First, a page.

Tickle Pickle was originally supposed to be called Buns N Roses, but the current name of the Northside burger restaurant won out in a staff vote. Nonetheless, it kept the rock ’n’ roll theme of the original concept. Burgers have names like Breadzepplin, Meatallica, Slaytar, and yes, even Buns N Roses. All burgers are made with 100 percent Angus beef, topped with everything from jalapeno poppers to bacon, egg, and cheese. Tickle Pickle also has an extensive vegan menu, featuring black bean and Impossible burgers. Food is available for delivery or carryout, and the outdoor patio has propane heaters for the cold months.

Bridges Nepali Cuisine

Ashak Chipalu came to the U.S. from his native Nepal, where his family owned restaurants, to pursue a career in nursing. But he found that he missed the flavors of home. He started serving Nepali cuisine as a vendor at Findlay Market before opening restaurants in Northside and downtown. Bridges aims to serve “a completely different Nepali cuisine,” combining familiar dishes like momos with more creative options like bowls, which consist of basmati or brown rice mixed with lentils or yellow peas and topped with hakku chuala (grilled chicken), pork chili, or aloo jhol (bamboo curry with black eyed peas). The menu is available for dine-in service, and the outdoor courtyard is heated in the colder months. Bridges also offers carryout and delivery.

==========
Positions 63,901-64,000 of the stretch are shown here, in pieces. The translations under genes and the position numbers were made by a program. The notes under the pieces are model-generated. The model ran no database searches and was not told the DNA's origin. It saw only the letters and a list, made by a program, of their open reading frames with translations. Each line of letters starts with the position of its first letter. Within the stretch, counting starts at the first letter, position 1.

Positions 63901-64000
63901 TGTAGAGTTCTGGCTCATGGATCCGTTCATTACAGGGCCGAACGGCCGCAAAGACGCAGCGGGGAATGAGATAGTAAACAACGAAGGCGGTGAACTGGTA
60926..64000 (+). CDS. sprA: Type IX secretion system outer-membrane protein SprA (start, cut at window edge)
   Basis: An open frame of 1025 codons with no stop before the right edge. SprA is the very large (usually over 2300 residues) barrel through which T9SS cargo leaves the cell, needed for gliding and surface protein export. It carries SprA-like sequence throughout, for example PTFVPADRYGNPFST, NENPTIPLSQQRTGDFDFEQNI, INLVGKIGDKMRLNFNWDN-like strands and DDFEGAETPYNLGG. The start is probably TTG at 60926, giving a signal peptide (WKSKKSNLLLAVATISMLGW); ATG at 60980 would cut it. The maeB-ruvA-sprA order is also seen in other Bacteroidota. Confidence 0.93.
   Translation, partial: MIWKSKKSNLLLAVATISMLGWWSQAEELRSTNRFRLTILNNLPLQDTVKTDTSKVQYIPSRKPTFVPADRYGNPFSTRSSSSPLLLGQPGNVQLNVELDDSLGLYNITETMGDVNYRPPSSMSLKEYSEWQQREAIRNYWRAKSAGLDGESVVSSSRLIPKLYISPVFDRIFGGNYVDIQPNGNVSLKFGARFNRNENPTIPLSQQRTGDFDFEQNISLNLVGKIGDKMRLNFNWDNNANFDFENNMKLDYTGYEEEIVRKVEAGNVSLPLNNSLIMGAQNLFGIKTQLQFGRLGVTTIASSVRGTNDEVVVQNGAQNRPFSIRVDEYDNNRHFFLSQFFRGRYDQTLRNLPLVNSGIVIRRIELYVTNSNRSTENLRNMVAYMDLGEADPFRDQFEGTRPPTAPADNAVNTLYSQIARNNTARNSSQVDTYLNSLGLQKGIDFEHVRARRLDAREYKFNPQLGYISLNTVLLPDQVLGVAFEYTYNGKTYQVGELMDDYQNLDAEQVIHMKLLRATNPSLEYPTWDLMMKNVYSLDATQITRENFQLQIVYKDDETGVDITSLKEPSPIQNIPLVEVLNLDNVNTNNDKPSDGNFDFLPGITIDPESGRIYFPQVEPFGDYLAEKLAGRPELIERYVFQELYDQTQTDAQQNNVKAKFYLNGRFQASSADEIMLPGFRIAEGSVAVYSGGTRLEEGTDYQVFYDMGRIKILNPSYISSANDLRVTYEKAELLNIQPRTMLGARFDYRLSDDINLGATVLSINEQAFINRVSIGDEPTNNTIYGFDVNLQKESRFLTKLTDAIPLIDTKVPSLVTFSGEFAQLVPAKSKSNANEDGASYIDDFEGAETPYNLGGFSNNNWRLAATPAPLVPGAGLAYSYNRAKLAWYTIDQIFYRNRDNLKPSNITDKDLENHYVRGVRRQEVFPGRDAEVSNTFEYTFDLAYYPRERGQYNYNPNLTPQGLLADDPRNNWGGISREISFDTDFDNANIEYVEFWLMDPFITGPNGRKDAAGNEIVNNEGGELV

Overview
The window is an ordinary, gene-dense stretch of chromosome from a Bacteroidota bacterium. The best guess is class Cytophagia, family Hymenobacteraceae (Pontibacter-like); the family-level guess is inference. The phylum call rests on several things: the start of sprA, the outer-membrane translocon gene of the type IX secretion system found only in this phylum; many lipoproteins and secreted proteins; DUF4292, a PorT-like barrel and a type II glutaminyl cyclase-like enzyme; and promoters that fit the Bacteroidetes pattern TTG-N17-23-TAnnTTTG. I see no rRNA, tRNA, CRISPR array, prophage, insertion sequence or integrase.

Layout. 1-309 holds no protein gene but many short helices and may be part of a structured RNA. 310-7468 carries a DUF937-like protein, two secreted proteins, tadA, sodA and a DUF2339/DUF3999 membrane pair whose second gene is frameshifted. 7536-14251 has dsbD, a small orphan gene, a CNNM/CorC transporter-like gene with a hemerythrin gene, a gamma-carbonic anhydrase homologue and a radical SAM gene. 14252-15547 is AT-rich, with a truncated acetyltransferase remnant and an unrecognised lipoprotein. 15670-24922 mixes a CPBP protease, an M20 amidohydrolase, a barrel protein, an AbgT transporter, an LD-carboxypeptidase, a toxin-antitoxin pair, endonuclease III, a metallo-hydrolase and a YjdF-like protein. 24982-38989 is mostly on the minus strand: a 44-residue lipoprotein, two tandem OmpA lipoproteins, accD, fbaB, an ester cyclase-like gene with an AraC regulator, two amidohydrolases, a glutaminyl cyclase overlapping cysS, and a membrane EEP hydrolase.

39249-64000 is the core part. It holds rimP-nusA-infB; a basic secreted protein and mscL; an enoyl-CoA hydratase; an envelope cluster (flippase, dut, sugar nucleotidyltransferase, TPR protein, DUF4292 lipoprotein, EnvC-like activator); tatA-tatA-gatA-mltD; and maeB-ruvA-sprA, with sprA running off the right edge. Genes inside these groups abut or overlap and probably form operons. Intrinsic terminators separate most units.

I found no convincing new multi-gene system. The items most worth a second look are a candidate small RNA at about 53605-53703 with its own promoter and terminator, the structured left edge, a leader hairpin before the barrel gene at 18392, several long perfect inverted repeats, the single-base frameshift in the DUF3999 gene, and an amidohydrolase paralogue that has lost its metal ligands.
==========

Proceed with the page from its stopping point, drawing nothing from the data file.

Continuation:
Mazunte Taqueria

Before opening Mazunte, Josh Wamsley taught English around the world, but a disappointing taco experience during a visit home to Cincinnati inspired him to move to Mexico to learn how to cook. Upon returning, he opened this popular Madisonville taqueria, featuring the street food of Oaxaca. Tacos are the stars here, with chorizo, fish, chicken, pork, steak, or veggies served with avocado salsa, onions, and smoked red salsa atop homemade corn tortillas. The taqueria also serves prepared dishes over rice, like memelitas, tostadas, and chiles rellenos. Mazunte offers carryout and delivery, and just down the road is its Mercado, a larder where you can buy the same ingredients the restaurant uses in its dishes.